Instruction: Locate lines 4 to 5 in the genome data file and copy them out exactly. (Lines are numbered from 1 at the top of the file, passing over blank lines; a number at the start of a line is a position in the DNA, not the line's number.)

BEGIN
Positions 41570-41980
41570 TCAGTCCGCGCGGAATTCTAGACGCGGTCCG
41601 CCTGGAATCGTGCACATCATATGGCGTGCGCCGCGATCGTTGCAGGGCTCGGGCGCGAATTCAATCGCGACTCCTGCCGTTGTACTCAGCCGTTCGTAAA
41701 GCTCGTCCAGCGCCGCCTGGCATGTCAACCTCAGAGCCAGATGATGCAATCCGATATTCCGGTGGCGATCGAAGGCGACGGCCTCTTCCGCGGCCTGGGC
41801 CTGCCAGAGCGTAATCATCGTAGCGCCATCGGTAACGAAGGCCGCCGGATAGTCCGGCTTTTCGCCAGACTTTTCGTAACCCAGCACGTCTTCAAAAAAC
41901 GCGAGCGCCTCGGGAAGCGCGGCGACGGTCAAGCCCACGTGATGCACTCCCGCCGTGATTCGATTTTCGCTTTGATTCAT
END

41701 GCTCGTCCAGCGCCGCCTGGCATGTCAACCTCAGAGCCAGATGATGCAATCCGATATTCCGGTGGCGATCGAAGGCGACGGCCTCTTCCGCGGCCTGGGC
41801 CTGCCAGAGCGTAATCATCGTAGCGCCATCGGTAACGAAGGCCGCCGGATAGTCCGGCTTTTCGCCAGACTTTTCGTAACCCAGCACGTCTTCAAAAAAC